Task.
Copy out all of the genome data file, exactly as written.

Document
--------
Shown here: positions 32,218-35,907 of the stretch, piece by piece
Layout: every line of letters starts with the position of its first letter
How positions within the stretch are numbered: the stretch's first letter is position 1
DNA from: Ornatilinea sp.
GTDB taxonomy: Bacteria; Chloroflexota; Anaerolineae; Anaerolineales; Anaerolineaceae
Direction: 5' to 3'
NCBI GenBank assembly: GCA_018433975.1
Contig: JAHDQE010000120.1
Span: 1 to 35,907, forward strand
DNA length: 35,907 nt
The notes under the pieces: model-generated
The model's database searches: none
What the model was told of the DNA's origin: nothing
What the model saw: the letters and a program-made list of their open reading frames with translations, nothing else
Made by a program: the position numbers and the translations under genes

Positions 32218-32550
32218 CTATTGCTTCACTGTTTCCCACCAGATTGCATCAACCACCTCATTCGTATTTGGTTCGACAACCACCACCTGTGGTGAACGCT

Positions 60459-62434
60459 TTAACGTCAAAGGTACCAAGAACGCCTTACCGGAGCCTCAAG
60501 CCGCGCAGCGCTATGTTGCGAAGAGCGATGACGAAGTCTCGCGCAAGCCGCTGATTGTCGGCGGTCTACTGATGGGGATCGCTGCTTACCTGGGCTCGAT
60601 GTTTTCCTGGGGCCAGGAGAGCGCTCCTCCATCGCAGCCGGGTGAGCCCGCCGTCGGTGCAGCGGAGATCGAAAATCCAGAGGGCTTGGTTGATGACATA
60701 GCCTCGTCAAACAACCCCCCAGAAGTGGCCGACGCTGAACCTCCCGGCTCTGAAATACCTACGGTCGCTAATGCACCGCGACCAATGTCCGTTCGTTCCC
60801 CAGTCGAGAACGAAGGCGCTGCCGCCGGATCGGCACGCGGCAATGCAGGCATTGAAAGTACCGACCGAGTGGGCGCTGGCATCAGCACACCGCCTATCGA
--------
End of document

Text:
Shown here: positions 32,218-35,907 of the stretch, piece by piece
Layout: every line of letters starts with the position of its first letter
How positions within the stretch are numbered: the stretch's first letter is position 1
DNA from: Ornatilinea sp.
GTDB taxonomy: Bacteria; Chloroflexota; Anaerolineae; Anaerolineales; Anaerolineaceae
Direction: 5' to 3'
NCBI GenBank assembly: GCA_018433975.1
Contig: JAHDQE010000120.1
Span: 1 to 35,907, forward strand
DNA length: 35,907 nt
The notes under the pieces: model-generated
The model's database searches: none
What the model was told of the DNA's origin: nothing
What the model saw: the letters and a program-made list of their open reading frames with translations, nothing else
Made by a program: the position numbers and the translations under genes

Positions 32218-32550
32218 CTATTGCTTCACTGTTTCCCACCAGATTGCATCAACCACCTCATTCGTATTTGGTTCGACAACCACCACCTGTGGTGAACGCT

Positions 60459-62434
60459 TTAACGTCAAAGGTACCAAGAACGCCTTACCGGAGCCTCAAG
60501 CCGCGCAGCGCTATGTTGCGAAGAGCGATGACGAAGTCTCGCGCAAGCCGCTGATTGTCGGCGGTCTACTGATGGGGATCGCTGCTTACCTGGGCTCGAT
60601 GTTTTCCTGGGGCCAGGAGAGCGCTCCTCCATCGCAGCCGGGTGAGCCCGCCGTCGGTGCAGCGGAGATCGAAAATCCAGAGGGCTTGGTTGATGACATA
60701 GCCTCGTCAAACAACCCCCCAGAAGTGGCCGACGCTGAACCTCCCGGCTCTGAAATACCTACGGTCGCTAATGCACCGCGACCAATGTCCGTTCGTTCCC
60801 CAGTCGAGAACGAAGGCGCTGCCGCCGGATCGGCACGCGGCAATGCAGGCATTGAAAGTACCGACCGAGTGGGCGCTGGCATCAGCACACCGCCTATCGA